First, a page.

Okaeri had its first convening in 2014. The conference was intended to be a place for families to come together to grow in their awareness. This first Okaeri conference brought together 200 people from nonprofits, individuals and family members. Today, Okaeri’s website features “Okaeri Voices,” videos of Nikkei aged 60 or older sharing their own stories. The first season features a diverse group including George Takei, the actor who played Zulu in Star Trek; Mia Yamamoto, a transgender attorney; and a couple with a lesbian daughter, Harold and Ellen Kameya. Their second season will launch this October. Okaeri held a Queer Obon this June 2023, drawing approximately 400 people to Terasaki Budokan, an events and activity center, in Los Angeles’s Little Tokyo. “People could celebrate queer ancestors or come as they are, or act as they are, or speak as they are,” notes Aizumi who remembers the joyful event with couples holding hands and simply being happy. Okaeri has also grown to offer safe and welcoming spaces for Japanese-speaking people in the LGBTQ+ community and their friends. Based in Los Angeles, it has also grown its network to include people in Northern California, which held a rainbow flag raising San Francisco’s Japantown during Pride month and also Hawai‘i, which will share information about Okaeri at the Buddhist Study Center’s “Diversity & Acceptance in Buddhah’s Vow” on Saturday, Aug. 12,  featuring a video by Reverend Ko‘e Umezu of the West Los Angeles Buddhist Temple.

Aizumi notes, “One of the keys to Okaeri is really listening to all the diverse voices. Someone came [to Okaeri] who said she wanted to just be in community. She has found community.” For Aizumi, creating a sense of belonging is important as she reflects that her son didn’t have that as a trans man in the Japanese American community.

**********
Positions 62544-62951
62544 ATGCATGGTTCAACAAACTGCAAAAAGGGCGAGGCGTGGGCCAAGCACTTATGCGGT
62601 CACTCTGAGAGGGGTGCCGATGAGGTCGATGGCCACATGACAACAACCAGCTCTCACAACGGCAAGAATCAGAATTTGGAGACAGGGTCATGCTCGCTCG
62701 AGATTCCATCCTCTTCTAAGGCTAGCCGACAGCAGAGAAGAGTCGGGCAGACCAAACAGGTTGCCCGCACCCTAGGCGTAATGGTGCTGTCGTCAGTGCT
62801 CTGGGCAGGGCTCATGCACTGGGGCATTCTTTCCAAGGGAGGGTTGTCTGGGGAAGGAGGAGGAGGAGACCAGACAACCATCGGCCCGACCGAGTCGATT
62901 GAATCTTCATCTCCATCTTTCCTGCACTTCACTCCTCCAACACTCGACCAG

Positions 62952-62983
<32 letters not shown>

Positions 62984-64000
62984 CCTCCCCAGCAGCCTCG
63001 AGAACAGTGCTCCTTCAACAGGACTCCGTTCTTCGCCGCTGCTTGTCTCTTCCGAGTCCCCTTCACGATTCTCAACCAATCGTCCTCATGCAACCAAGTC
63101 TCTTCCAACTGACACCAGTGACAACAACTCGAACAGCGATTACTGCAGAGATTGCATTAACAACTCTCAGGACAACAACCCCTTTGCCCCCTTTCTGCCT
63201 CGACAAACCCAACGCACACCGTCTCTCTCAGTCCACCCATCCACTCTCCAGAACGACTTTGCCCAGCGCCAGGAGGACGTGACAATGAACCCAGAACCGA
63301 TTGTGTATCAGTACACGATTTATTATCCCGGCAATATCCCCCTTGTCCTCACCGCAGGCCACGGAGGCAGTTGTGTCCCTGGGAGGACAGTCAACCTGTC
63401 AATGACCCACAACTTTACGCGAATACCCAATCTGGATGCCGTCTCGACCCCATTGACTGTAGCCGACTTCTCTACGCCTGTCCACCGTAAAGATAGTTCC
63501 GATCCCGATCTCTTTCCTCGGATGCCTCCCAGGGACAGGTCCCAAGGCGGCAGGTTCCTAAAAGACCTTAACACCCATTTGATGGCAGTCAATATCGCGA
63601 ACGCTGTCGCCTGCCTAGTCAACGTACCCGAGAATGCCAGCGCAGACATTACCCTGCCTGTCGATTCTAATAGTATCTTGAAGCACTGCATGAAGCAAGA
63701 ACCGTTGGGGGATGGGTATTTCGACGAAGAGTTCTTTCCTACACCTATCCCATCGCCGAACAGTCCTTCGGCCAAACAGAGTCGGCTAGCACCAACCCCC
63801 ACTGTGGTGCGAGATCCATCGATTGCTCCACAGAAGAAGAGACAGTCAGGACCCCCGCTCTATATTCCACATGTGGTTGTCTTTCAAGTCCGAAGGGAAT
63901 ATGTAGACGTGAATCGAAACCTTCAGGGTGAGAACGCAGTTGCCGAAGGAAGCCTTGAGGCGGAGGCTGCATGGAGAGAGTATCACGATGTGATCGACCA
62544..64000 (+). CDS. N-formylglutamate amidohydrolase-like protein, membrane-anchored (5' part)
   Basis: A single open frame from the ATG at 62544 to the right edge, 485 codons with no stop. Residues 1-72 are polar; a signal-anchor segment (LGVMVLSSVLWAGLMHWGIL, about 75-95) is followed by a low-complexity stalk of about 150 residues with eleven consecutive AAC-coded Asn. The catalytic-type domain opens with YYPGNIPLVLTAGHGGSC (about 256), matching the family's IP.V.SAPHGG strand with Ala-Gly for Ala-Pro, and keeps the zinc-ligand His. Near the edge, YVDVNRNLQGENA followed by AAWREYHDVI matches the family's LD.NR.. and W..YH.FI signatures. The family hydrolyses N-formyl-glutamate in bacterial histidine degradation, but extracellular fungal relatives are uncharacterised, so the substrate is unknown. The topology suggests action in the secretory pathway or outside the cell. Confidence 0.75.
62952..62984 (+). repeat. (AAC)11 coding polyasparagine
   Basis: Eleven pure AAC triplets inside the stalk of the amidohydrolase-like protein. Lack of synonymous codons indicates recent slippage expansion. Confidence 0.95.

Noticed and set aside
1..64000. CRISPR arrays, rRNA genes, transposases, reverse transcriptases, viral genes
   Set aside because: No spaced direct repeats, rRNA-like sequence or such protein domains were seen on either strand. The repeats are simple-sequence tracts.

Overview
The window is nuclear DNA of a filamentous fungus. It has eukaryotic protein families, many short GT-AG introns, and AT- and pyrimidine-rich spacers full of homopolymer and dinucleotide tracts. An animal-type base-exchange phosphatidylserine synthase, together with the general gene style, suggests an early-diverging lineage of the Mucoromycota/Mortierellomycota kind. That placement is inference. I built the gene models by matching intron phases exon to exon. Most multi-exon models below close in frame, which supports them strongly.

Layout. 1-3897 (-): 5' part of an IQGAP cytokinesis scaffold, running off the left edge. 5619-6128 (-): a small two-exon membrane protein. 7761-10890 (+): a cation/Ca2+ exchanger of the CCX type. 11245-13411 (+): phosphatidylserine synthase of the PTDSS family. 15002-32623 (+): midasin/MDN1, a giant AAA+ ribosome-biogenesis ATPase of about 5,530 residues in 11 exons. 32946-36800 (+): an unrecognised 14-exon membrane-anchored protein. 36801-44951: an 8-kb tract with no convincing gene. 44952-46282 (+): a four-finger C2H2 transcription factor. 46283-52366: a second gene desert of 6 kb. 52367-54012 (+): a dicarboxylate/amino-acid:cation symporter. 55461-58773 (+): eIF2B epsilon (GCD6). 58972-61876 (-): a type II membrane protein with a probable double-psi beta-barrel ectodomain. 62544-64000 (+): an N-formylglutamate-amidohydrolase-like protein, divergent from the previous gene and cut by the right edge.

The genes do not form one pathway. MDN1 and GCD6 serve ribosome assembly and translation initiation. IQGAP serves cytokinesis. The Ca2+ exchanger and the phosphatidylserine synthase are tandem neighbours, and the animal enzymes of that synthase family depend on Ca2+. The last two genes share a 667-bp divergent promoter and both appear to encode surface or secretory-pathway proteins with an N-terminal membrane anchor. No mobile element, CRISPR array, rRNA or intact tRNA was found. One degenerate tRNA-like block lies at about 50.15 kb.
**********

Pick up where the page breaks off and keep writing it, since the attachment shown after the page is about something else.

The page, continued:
In 2014, Ueunten was connected with Okaeri through J.J. Ueunten learned her child, J.J., was gay in 2001 when they came out in college; Ueunten did not take the news well. Her first words were, “This is not the life that God has planned for you” and instructed her family to not tell anyone about the news. Ueunten spent the next couple of years seeking prayer for J.J. “to be healed.” This caused a 12-year strain in her relationship. Ueunten explains, “Growing up here [in Hawai‘i], it was inculcated in us. Do not bring shame on the family. I was convinced I had done something to raise J.J. this way.” After being estranged for thirteen years, J.J. had come out as nonbinary, reached out from Chicago to Ueunten, who was in Hawai‘i, inviting her to attend the Okaeri conference. Ueunten, desperately wanting to reconnect with J.J., took the leap and joined them. Ueunten describes feeling overwhelmed and “like a fish out of water” on the first day of the 2014 Okaeri conference. These feelings changed over the three-day conference. Ueunten left with peace and hope.